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Transcript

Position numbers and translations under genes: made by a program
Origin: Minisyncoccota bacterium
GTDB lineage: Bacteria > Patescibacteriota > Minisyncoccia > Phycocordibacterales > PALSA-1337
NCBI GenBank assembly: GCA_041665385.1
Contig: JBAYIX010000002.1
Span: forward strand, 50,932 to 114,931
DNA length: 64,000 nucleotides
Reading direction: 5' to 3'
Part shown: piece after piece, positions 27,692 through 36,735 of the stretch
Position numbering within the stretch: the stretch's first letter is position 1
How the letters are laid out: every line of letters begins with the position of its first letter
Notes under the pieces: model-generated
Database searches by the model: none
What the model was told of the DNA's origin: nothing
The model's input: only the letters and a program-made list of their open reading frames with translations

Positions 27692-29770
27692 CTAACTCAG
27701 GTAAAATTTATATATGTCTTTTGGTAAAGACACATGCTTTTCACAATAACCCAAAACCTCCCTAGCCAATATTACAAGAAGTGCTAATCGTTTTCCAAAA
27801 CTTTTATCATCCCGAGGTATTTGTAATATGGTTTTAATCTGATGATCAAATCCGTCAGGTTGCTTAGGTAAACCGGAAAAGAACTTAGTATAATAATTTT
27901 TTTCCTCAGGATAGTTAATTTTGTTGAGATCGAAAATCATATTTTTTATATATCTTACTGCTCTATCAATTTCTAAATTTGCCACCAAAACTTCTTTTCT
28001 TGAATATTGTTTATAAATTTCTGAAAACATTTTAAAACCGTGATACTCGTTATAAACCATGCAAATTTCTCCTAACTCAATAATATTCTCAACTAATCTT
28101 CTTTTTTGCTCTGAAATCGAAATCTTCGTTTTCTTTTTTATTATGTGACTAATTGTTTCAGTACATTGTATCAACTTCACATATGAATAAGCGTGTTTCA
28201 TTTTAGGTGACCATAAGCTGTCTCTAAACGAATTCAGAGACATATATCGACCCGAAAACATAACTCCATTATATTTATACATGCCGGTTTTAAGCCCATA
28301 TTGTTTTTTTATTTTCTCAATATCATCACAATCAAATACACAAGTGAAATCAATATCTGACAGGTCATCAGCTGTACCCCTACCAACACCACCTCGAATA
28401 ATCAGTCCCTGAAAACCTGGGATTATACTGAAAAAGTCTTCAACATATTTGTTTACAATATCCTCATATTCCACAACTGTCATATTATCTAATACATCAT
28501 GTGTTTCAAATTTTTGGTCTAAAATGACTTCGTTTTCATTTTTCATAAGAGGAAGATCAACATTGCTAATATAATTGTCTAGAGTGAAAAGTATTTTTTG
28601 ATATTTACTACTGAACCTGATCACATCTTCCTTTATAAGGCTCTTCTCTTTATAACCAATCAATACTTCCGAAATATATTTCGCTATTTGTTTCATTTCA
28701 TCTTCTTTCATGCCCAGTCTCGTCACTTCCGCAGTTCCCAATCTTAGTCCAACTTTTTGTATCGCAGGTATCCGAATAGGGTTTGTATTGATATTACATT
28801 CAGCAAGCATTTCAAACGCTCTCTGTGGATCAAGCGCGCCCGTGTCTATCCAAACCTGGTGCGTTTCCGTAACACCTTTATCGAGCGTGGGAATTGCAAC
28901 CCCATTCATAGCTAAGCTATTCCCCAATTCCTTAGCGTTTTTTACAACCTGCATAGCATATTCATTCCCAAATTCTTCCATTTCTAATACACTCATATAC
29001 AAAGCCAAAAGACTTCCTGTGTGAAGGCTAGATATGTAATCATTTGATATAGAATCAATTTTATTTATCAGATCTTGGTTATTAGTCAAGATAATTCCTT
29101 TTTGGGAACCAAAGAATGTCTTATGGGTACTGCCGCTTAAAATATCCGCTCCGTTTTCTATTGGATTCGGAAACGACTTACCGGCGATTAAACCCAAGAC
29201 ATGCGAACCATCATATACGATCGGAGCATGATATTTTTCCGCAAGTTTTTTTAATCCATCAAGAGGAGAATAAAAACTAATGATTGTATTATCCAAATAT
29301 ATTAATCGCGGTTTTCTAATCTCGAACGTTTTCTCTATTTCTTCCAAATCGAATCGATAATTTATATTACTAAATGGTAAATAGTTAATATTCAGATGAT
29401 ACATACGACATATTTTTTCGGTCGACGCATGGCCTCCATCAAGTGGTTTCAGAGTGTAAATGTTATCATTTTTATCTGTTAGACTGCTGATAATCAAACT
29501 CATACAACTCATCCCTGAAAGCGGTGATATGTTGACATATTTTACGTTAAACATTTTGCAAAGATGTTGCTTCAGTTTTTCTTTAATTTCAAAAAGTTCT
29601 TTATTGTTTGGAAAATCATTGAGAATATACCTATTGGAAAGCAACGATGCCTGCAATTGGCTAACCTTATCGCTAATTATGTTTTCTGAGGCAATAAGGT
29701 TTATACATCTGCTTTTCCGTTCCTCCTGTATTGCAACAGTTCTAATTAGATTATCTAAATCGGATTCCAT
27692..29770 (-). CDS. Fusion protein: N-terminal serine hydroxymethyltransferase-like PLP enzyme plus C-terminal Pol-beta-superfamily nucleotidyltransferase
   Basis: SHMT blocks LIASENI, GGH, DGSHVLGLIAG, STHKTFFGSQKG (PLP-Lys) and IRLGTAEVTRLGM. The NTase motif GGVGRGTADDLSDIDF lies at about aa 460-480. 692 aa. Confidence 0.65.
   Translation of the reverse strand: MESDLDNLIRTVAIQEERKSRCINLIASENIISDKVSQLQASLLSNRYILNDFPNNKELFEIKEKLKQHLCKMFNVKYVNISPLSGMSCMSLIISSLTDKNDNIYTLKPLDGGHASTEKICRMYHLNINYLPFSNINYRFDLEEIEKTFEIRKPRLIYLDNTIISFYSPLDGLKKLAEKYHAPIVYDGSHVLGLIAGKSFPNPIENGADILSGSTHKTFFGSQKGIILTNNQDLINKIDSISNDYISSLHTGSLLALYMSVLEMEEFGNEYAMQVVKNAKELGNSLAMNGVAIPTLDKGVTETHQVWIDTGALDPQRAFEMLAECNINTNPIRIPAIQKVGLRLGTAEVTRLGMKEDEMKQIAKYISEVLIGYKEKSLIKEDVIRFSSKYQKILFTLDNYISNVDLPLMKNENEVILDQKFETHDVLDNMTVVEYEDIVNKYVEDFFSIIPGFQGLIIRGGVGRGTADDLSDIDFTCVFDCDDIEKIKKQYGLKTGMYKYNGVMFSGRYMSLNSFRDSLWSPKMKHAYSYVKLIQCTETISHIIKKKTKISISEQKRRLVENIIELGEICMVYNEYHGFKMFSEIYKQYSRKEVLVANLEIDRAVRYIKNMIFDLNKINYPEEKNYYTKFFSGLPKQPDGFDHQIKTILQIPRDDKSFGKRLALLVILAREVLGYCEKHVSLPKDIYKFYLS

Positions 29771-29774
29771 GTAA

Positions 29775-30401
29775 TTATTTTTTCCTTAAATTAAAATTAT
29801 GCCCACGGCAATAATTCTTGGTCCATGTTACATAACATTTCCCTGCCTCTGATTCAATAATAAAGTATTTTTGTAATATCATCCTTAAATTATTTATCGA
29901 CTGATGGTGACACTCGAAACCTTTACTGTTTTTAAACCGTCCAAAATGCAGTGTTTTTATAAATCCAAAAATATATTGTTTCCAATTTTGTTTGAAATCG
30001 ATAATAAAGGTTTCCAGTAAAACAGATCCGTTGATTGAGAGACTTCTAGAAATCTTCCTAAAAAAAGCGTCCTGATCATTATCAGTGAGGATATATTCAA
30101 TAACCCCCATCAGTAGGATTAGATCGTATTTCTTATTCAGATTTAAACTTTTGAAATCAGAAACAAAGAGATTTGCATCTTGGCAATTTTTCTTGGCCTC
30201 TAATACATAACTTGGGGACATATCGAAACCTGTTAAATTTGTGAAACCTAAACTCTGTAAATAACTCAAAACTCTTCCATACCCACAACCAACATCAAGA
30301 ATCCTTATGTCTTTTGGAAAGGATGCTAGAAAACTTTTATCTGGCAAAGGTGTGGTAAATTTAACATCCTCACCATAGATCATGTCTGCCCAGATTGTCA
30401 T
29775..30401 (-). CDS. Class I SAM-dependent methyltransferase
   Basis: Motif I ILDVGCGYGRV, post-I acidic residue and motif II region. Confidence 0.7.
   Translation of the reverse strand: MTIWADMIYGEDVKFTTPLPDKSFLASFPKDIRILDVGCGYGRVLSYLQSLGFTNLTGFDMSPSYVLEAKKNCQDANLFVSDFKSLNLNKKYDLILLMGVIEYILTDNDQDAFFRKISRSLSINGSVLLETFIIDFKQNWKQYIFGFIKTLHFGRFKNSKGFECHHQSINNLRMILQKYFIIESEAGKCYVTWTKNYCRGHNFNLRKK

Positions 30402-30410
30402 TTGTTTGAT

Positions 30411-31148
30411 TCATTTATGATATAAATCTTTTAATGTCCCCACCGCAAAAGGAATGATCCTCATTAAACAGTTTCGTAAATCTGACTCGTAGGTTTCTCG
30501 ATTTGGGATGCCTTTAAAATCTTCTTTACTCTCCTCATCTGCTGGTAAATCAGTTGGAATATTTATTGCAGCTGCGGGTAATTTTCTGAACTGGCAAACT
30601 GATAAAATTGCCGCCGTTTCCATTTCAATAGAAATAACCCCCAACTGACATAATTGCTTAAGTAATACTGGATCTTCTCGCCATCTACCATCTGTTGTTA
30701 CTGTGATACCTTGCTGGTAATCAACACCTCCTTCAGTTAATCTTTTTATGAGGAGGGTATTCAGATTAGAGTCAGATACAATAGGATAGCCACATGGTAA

Demonstration of Optical Resonances in a Cylinder Shell Lattice of Quantum Dots Jared Maxson Slava Rotkin Lehigh University Department of Physics J. Maxson, S. V. Rotkin, APS March Meeting 2009 Motivation: Geometries of Self-Assembly • Order on the nanoscale: A pretty A pretty picture picture • Regular geometry is a principle virtue in the self-assembly. • Questions: – For optically polarizable elements, what is the effect of lattice geometry on the system response? – For plane wave excitation, is a resonant interaction between the optical field and exciton system possible? • Our particular geometry: J. Maxson, S. V. Rotkin, APS March Meeting 2009 Modeling the Hollow Nanoelement Cylinder • We consider a cylinder-shell lattice of polarizable nanoelements (nanoparticles, quantum dots) – Modeled as a lattice of induced, fully coupled point dipoles (the excitons) written in the second quantization, with a single excitation dipole moment and a single transition frequency. The lattice constant is assumed to be much smaller than the wavelength of the light to provide coherent excitation. • Subsequent Hamiltonian is analogous to the classical Coupled Dipole Method (Purcell and Pennypacker) for the calculation of the optical response of dielectric with arbitrary geometry: H p2 E1 p1 E2 two elements: E2 ( x1 ) Vˆx1x2 p2 ( x2 ) E0 ( x1 ) Dipole-Dipole Interaction Propogator J. Maxson, S. V. Rotkin, APS March Meeting 2009 Model (Continued) • The fully coupled Hamiltonian of the system is: – Greek indices represent Cartesian components, and Roman indices represent lattice sites. ** – Note: Hamiltonian and interaction propogator are diagonal in the same representation • For simplicity, we assume: – Isotropic polarizability, – Non-retarded interaction propogator: However, such assumptions are not critical to the model. – Could also include: multiple transition frequencies, anisotropic polarizability, fully retarded dipole interaction and quantized field operator (gives rise to polariton effects). • We treat the cylindrical radius as a parameter to identify geometry dependent interaction. J. Maxson, S. V. Rotkin, APS March Meeting 2009 Methods of Calculation • As H is diagonal in the same space as V, diagonalization of the interaction matrix yields the eigenset of polarization: • A translationally invariant Hamiltonian may be diagonalized by rotation to Fourier space: – However, we consider cylinders of finite length, and thus the lattice is not fully translationally invariant. We therefore diagonalize numerically, loosing linear and angular momentum data for each mode. • Diagonalization with numerical methods is straightforward but not directly informative. • How do we classify excitation modes, and determine possible resonant interaction? J. Maxson, S. V. Rotkin, APS March Meeting 2009 Response Function and Resonance • We introduce the quantum mechanical response function for such a system to quantify resonant behavior. – Resonant behavior: defined by high spatial and temporal coherence of the incident light and mode(s) of the lattice. J. Maxson, S. V. Rotkin, APS March Meeting 2009 Response Function Analysis • Matrix elements of modes with non-negligible oscillator strength at a specific peak are plotted together (right). • We note that at each peak the contributing modes have identical radius/wavelength dependence, and are small in number (about 10 in 990). • By our definition, the transfer of significant oscillator strength to a limited number of modes is evidence of resonant interaction—high spatial and temporal coherence of mode and incident wave. • As the field is polarized along the axis of the cylinder, we analyze the angular dependence of pz for those modes with identical radial dependence: • Near-perfect sinusoidal behavior indicates sharp values of mode angular momenta. • Mode “families” are modes of identical angular momentum, but differing linear momentum. J. Maxson, S. V. Rotkin, APS March Meeting 2009 Conclusion and Summary For hollow cylindrical case: • Formation of the quantum mechanical response function permits determination of regions of cylinder size and light frequency that yield maximal system response. • Sharp values of angular momentum in cylinder excitations are preserved, though translational symmetry is broken. – Permits quantitative excitation classification. • For axial polarization, modes with equal angular momenta are grouped together at absorption peaks, contributing to the resonant behavior of high mode selectivity. In general: • A second quantization model is proposed for the determination of the optical response of a strongly coupled polarizable nanoelement lattice (for any geometry). • Methods of determining the eigen-excitations are proposed for both infinite lattices of high symmetry, and finite lattices of reduced symmetry. • What’s next? Less general, more specific? J. Maxson, S. V. Rotkin, APS March Meeting 2009